The Stanford Marshmallow experiment, led by psychologist Walter Mischel, obtained fascinating insight into deferred-gratification development as well as correlations between deferred-gratification and future life outcomes.
The study was simple. Thirty-two children, aged four to six years old, were presented a plate of marshmallows in a room that consisted of just them and the experimenter. The child was informed that the researcher needed to leave the room for a few minutes.
Before leaving, the experimenter gave the child a simple choice: If the child waited until the researcher returned, he or she could have two marshmallows. If the child couldn’t wait, they could ring the bell and the researcher would return immediately, but they would only be given one marshmallow.
“Self-control is crucial for the successful pursuit of long-term goals. It is equally essential for developing the self-restraint and empathy needed to build caring and mutually supportive relationships.” —Walter Mischel, The Marshmallow Test: Mastering Self-Control
After Mischel and his team published their findings, many other researchers conducted follow-up studies that led to unexpected findings.
Children who have successfully delayed gratification were described as more competent, scored higher in their SAT exams, and possessed a healthier body weight than the children who were unsuccessful during the experiment.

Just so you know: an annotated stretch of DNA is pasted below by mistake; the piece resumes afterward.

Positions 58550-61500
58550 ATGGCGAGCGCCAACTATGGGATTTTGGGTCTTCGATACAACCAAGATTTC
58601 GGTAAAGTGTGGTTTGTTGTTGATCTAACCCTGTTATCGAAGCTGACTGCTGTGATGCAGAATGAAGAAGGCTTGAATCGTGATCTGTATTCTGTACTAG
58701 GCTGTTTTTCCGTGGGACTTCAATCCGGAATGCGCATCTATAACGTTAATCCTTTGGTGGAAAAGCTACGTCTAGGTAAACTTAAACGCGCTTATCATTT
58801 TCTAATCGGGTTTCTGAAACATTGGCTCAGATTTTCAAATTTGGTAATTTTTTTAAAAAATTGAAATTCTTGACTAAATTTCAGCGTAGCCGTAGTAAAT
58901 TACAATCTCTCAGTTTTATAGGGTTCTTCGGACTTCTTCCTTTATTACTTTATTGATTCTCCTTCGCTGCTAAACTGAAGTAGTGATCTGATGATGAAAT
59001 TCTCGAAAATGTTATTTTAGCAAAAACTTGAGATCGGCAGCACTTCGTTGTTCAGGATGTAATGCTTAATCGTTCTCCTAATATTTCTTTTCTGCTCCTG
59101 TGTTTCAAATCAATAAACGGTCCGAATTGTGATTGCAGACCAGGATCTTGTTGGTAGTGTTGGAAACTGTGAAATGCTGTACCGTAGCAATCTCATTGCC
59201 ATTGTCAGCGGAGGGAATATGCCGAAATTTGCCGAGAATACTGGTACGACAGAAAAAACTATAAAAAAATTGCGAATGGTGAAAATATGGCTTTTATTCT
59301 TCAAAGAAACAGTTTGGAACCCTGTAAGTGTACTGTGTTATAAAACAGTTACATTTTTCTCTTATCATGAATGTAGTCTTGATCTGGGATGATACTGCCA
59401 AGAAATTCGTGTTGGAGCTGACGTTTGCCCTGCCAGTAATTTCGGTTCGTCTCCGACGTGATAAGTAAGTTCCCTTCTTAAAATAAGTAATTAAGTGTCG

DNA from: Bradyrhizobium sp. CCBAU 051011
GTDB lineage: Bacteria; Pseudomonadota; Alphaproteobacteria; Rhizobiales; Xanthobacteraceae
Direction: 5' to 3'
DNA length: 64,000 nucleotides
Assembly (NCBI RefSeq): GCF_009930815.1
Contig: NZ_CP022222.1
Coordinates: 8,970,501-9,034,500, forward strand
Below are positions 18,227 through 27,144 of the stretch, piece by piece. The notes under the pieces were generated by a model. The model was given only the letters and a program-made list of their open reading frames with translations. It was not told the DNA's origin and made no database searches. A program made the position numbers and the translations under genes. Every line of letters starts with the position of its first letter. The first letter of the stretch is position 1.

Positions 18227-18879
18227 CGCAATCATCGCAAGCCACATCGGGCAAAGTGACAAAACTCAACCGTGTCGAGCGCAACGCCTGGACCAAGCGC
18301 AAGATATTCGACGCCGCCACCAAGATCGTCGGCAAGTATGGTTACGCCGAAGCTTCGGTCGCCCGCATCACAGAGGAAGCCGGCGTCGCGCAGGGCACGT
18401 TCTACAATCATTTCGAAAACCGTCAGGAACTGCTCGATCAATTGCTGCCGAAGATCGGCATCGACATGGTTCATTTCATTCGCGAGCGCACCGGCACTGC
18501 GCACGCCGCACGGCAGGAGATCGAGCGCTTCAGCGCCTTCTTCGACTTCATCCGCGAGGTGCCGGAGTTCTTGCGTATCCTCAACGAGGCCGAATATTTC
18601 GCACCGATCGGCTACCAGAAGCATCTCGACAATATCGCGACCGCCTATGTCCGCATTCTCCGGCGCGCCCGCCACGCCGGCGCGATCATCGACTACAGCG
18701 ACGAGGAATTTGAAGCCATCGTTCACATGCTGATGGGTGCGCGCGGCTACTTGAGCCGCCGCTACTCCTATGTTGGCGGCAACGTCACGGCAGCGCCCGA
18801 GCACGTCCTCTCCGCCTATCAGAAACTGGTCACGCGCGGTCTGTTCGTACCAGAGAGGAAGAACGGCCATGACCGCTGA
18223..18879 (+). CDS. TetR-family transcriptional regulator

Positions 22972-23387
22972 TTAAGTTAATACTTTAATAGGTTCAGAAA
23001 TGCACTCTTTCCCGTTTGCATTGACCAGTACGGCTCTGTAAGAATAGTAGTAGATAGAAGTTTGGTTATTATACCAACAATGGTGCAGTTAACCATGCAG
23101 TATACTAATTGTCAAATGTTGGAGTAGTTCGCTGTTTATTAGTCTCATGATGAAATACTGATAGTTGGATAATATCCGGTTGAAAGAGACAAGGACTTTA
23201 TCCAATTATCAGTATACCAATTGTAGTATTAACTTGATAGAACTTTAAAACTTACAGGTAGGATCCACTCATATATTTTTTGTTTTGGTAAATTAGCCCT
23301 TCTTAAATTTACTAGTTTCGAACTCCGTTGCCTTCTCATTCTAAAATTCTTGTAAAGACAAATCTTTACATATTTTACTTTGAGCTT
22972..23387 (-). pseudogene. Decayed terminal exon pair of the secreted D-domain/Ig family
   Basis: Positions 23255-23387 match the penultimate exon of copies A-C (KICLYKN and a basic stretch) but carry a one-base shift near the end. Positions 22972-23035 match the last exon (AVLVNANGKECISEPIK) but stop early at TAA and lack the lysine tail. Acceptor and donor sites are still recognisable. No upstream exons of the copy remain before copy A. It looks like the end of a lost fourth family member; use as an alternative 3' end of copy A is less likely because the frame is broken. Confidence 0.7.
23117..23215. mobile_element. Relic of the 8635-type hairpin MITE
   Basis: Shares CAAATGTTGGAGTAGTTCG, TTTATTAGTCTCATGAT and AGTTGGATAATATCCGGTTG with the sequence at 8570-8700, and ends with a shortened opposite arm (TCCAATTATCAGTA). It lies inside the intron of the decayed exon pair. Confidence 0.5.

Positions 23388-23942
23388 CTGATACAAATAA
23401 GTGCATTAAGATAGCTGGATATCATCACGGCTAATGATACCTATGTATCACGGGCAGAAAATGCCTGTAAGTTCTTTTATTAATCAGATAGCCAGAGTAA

Emotional self-regulation is tricky as it can be situational. The most common emotion we regulate is probably stress.
With that in mind, we can deploy three forms of coping:
1. Emotion-based coping
Learn to reduce negative emotions through talking out your feelings with a confidant, prayer or meditation, exercise or doing an activity that brings you joy.
2. Problem-based coping
Begin troubleshooting ways you can improve the circumstances or figure out how you can approach the situation. Recognise what you can change and accept what is not up to you.
3. Avoidant-based coping
This is a tricky one that can often be misused, but it’s not the worst thing to take a break from your current reality by going on vacation, reading an uplifting book or just taking time away from the problem and redirecting your energy elsewhere.
Cognitive & behavioural self-regulation